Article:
"Botanically, peanuts are not nuts, but nutritionally they are very similar to tree nuts, and other studies have shown their benefits," said Meir Stampfer, professor of nutrition and epidemiology at the Harvard T.H. Chan School of Public Health.
The researchers looked at nut and peanut consumption in two large groups of people spanning geographic, racial, ethnic, and income boundaries:
· 72,000 Americans, aged 40–79, living in 12 Southern states. Most lived on low incomes and two-thirds were African American.
· 135,000 men and women in Shanghai, China, aged 40–74.
The researchers used surveys to tally nut and peanut consumption. They followed the groups for several years and counted how many participants died and from what causes. In the U.S. Southern states group, those who regularly ate peanuts were 21% less likely to have died of any cause over a period of about five years. In the Chinese groups, who were followed for six to 12 years, the death rate in nut-eaters was 17% lower.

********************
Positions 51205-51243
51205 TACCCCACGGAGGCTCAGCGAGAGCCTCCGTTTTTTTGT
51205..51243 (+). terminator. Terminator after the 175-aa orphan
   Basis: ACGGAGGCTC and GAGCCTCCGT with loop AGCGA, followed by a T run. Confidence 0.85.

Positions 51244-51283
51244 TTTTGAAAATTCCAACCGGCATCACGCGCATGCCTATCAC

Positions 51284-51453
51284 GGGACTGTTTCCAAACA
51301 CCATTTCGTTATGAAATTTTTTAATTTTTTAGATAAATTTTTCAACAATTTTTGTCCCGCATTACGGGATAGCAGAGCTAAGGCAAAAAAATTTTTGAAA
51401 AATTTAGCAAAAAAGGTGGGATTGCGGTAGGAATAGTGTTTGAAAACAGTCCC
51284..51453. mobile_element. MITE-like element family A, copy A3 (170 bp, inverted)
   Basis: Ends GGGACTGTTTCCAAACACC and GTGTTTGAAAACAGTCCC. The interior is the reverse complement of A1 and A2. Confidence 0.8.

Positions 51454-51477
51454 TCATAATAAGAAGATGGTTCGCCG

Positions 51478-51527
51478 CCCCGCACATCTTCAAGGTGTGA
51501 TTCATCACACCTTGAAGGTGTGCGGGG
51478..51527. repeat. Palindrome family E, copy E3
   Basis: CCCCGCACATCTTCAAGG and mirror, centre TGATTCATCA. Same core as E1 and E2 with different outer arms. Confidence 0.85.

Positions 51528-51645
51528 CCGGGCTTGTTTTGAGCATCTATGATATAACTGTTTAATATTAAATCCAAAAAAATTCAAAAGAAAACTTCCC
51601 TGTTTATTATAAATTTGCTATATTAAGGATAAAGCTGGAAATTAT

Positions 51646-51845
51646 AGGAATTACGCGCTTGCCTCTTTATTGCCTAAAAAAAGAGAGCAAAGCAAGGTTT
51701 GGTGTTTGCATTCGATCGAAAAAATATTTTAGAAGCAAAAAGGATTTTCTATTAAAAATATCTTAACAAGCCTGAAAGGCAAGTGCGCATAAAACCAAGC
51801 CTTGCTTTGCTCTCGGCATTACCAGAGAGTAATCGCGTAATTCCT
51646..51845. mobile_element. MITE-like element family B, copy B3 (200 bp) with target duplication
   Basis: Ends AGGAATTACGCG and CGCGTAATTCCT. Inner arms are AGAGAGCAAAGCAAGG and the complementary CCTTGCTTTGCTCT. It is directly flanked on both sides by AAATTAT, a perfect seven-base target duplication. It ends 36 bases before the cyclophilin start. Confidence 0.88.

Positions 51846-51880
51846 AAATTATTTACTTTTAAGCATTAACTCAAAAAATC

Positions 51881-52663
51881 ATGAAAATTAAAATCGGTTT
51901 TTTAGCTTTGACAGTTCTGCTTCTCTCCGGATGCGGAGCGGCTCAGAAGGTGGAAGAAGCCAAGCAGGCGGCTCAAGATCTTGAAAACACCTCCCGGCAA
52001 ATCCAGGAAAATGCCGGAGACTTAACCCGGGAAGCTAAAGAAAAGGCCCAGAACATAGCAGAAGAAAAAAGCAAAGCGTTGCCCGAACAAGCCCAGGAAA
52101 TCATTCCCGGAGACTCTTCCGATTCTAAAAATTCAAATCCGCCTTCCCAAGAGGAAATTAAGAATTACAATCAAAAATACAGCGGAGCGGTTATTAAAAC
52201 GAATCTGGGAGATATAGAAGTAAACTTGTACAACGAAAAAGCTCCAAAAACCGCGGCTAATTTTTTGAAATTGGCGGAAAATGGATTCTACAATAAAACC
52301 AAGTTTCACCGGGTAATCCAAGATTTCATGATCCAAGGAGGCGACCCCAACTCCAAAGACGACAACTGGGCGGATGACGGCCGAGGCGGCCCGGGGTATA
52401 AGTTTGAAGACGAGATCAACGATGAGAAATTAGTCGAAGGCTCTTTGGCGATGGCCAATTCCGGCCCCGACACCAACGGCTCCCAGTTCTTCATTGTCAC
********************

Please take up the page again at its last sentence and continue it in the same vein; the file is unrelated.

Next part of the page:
For all the groups, the researchers accounted for unhealthy influences like smoking, obesity, high blood pressure, and diabetes, which were especially common in the Southern states group. The researchers noted that the diversity of the participants in this study is important. Those in the earlier studies were mostly Caucasian health professionals who were more educated and earned higher incomes than most people in the Southern states group. However, because this study is observational, the researchers can't truly be certain that it is the peanuts that are causing the health benefits.
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